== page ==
Doctor of Philosophy
Environmental Science - Faculty of Science
Cho-Ruk, KanjanaratWraith, Phosphorus influence on the response of pasture plants to salinity, PhD thesis, Environmental Science, University of Wollongong, 2003. http://ro.uow.edu.au/theses/451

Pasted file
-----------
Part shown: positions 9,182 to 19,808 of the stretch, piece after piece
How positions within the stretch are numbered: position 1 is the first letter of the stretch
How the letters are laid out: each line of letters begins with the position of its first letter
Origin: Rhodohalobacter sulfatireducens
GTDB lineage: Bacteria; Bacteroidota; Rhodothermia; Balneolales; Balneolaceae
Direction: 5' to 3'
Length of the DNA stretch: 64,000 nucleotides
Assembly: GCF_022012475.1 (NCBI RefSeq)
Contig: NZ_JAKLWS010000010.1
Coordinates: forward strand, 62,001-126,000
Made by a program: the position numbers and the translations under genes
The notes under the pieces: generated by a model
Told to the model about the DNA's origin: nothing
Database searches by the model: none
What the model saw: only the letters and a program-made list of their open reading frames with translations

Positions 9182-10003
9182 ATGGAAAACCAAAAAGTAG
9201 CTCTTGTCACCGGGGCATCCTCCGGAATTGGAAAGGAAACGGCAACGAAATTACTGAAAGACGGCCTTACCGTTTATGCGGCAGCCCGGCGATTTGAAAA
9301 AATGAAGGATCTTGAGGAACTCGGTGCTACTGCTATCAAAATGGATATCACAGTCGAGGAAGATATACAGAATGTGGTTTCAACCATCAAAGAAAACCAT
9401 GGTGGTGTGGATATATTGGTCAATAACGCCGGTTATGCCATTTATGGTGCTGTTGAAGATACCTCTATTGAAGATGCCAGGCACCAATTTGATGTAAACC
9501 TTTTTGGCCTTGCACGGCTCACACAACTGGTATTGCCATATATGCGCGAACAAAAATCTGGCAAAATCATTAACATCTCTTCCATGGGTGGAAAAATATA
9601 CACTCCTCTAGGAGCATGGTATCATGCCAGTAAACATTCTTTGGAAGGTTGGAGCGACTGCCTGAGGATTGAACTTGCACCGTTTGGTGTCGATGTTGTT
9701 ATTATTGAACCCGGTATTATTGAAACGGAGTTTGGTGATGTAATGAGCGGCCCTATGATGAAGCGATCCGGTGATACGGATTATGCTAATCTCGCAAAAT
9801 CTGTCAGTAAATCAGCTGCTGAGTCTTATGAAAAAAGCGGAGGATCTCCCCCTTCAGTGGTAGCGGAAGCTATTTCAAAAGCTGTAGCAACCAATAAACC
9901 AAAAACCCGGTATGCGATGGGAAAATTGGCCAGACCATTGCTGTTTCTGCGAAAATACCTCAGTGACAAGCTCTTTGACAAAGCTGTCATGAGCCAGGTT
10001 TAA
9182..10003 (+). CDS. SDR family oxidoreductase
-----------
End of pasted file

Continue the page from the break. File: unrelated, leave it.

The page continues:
Soil salinity is a growing global problem, as the presence of salts in soils is known to impact on the growth of various plants. One feasible means suggested for limiting the impacts of salinity is the use of nutrient fertilisers. This project was initiated to access whether the use of phosphate fertiliser would benefit the growth of pasture plant species. The interaction of P and salinity in relation to the growth of pasture plants was studied using a series of experiments. The investigations included pot experiments, using sand cultures with salinity impositions, and natural saline soils in the greenhouse, plant nutrient uptake in saline conditions, by assessing tissue mineral contents. Soil P adsorption under saline conditions was also determined to assist in explaining the results of the pot experiments. P adsorption isotherms were measured for 3 NSW soils in various concentrations of NaCl. Different methods of salt addition (direct addition of salt solution, salt incubated soils, and different periods of time of soil in contact with salt solution) were applied to the studied soils. Salt addition increased P adsorption significantly in all 3 soils. However, there was no significant difference in P adsorption when varying the concentrations of salt (0.003-0.12mol/L NaCl). Salinity increased P adsorption in soils but further increases in NaCl concentration did not increase P adsorption. Extended contact time between soils and NaCl solution appeared to reduce the overall P adsorption capacity in soils. Plants from 5 pasture species were grown in pots with suboptimum, optimum, and high P levels in saline cultures to compare yields. Salinity affected plant seed germination in all species by reducing the numbers of sown seeds germinated and slowing the germination rate. At the highest salinity level used (12 dS/m), all seeds failed to germinate. Considering the germination rate, the salt tolerance ranked from ryegrass, birdsfoot trefoil, orchard grass = red clover and white clover. Under normal experimental conditions in sand culture, 25 ppm P as NaH(subscript2)PO(subscript4) solution was determined as the optimum P level for all pasture species. Insufficient and excessive levels of P caused injury in plants and affected yields and plant tissue mineral contents. Ryegrass with various salinity treatments (0, 2, 4, 8 and 12 dS/m) showed that salinity reduced ryegrass yields significantly as the degree of salinity was increased despite the optimum P additions (25 ppm). Salinity impacts varied during the plant growth development. When plants grew older, their salt tolerance improved, and the plants showed more tolerance to salinity as they reached maturity. Salinity also reduced P uptake by ryegrass plants. Plants responded positively up to certain limits to P additions (17 and 25 ppm) in non-saline treatments. In saline treatments, plants responded differently over the whole range of added P. Positive results were obtained when P was added up to 17 and 25 ppm. Further increases in added P did not increase plant yields; indeed, negative results or no change were obtained. Therefore, over a wide range of studied P, plants showed both positive and negative effects as well as no effect of P in saline conditions. Increasing added P increased P content in plant tissues. In all treatments where salinity was imposed, salinity increased Na and Cl contents in plant tissues. However, the effects of salinity on other mineral constituents were highly crop specific. In a natural saline soil culture, there was no mass response of red clover and ryegrass yields to P additions. Increased P level in the treatments did not show any plant capacity to overcome the effect of salinity. Plants still showed symptoms of salinity injury, such as yellowing and leaf burn. Salinity therefore was the main retarding factor. Increasing P fertilisation in a natural saline soil increased P content in plant tissues. This current study indicates that the interactive effects between salinity and P depended on P range and salinity level. Plants responded differently over a wide range of P at low and medium levels of salinity. However, P additions at any concentration were not able to assist plants overcome the effects of salinity at extremely high saline conditions, as poor soil structure and plant physiological disorders limited plant responses to added P. Limiting the development of soil salinity is the major way to reduce its impact on crop production.
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